Your staff can then attend when it fits in their schedule, giving your important updates the attention they deserve.
Common Mistakes that Hurt Your Distributed Team Meetings
Any one (or all!) of these challenges can shift your best-intentioned all-hands meeting into a drag for meeting organizers and attendees alike:
- No explicit purpose. Nobody wants to attend a meeting just for the sake of attending a meeting, but often that’s what happens. Meetings are set with no agenda, or “just to catch up.” Ensure that your meeting - and each agenda item on it - has a clear purpose that benefits all attendees.
- Too many points. The only thing worse than a meeting with no plan is one with too many issues to address. Not only do they seem to drag on forever, but the most critical items can also get buried in the monotony. Consider breaking long meetings up into smaller sessions or make some segments optional.
- Avoiding bad news. Whether you bury the bad news in the middle of a busy agenda or just try to skip it altogether, avoiding bad news is well… bad news. While you don’t want to be the bearer of bad news, it’s better to get it out and address questions and concerns as directly and honestly as possible. Sometimes you’ll even need to have an all-hands meeting with your remote team with ONLY bad news to deliver; it’s better to get the news out there than to wait until you have something good to pair it with.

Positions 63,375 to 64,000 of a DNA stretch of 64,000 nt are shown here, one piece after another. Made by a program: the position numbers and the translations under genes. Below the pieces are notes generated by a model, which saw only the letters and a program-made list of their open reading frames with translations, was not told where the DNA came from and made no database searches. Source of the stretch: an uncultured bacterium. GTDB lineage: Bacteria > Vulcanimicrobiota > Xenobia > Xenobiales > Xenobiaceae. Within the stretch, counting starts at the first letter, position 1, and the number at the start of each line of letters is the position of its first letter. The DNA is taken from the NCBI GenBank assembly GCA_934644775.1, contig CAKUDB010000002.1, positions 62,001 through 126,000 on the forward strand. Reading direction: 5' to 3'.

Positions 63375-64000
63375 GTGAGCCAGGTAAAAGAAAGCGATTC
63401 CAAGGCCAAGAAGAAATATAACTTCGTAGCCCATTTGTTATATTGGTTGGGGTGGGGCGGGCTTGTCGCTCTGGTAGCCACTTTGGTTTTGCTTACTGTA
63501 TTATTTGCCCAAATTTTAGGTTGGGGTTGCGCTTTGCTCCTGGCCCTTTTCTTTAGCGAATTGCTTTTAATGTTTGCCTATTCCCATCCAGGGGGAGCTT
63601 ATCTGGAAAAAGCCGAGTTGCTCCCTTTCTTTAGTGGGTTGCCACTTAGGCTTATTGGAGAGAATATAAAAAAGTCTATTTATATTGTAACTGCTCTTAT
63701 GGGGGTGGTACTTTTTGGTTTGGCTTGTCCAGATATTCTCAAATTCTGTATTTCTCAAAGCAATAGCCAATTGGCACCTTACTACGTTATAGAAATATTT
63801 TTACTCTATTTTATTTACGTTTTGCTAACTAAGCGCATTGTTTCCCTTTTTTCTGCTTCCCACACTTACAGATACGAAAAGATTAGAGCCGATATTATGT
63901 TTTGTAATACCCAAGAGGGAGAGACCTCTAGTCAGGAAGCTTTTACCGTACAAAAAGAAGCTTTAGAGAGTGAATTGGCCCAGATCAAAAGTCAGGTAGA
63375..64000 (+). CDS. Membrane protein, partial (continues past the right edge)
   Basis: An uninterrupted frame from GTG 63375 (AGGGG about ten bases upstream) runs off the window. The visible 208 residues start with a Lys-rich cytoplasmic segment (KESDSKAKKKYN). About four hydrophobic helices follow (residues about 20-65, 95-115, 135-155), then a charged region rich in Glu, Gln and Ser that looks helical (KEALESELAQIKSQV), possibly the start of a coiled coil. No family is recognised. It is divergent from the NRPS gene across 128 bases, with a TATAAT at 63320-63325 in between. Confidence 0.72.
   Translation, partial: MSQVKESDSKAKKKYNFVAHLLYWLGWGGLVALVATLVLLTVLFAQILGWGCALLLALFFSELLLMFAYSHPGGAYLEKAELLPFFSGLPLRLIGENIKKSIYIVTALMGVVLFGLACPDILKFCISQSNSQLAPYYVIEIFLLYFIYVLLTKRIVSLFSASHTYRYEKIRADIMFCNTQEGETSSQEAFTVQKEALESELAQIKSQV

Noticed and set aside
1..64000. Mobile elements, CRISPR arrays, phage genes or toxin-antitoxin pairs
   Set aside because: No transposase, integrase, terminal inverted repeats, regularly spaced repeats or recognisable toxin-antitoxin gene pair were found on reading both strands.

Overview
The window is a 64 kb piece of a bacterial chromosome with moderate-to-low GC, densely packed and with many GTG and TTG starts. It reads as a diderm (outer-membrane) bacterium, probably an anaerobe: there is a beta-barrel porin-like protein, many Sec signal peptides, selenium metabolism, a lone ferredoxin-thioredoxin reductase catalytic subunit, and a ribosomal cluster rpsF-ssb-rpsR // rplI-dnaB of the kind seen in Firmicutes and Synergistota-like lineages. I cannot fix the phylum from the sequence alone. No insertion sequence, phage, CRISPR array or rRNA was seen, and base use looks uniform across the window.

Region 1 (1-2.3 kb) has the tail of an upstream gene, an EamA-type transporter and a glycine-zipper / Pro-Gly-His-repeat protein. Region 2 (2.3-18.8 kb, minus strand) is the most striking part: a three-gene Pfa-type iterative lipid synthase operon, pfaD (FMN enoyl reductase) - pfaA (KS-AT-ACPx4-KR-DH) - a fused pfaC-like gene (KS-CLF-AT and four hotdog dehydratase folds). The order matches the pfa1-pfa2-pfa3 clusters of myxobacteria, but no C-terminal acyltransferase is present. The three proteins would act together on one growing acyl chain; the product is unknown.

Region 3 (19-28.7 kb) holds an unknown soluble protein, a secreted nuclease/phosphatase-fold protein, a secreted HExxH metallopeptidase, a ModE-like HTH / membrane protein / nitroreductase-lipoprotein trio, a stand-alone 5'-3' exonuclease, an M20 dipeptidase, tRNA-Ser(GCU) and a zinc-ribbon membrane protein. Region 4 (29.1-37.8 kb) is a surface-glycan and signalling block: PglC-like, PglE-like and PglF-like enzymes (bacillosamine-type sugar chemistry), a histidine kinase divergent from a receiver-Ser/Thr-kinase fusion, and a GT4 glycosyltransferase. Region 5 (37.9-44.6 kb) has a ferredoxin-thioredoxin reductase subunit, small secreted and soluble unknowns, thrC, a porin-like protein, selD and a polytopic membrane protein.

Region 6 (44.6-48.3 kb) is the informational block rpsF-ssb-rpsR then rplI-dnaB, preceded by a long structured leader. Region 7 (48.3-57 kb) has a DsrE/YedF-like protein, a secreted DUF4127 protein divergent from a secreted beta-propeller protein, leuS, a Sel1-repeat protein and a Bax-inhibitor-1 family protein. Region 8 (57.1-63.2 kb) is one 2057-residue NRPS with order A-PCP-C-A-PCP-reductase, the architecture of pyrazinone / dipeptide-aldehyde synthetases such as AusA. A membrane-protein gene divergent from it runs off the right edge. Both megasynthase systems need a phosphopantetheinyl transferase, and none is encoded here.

- Updates too frequently. When you’re working with a distributed team, especially if it’s a recent change for your business, it’s common for the team to feel disconnected. Naturally, calling a staff meeting can make you feel more connected to the team. Unfortunately, frequent updates actually can prove to be a distraction for the team in the trenches. Ensure that any update you’re providing - whether asynchronous or live - has a clear purpose that’s both important and urgent at the moment. Otherwise, save your updates for a future regularly scheduled all-hands meeting.
A great all-hands meeting for your distributed team doesn’t happen by chance. With proper planning, you can host a staff meeting that allows you to achieve your objectives and keep your team in the loop.
Plus, using All Hands makes it easy for your entire staff to participate - no matter where they are or what shift they work.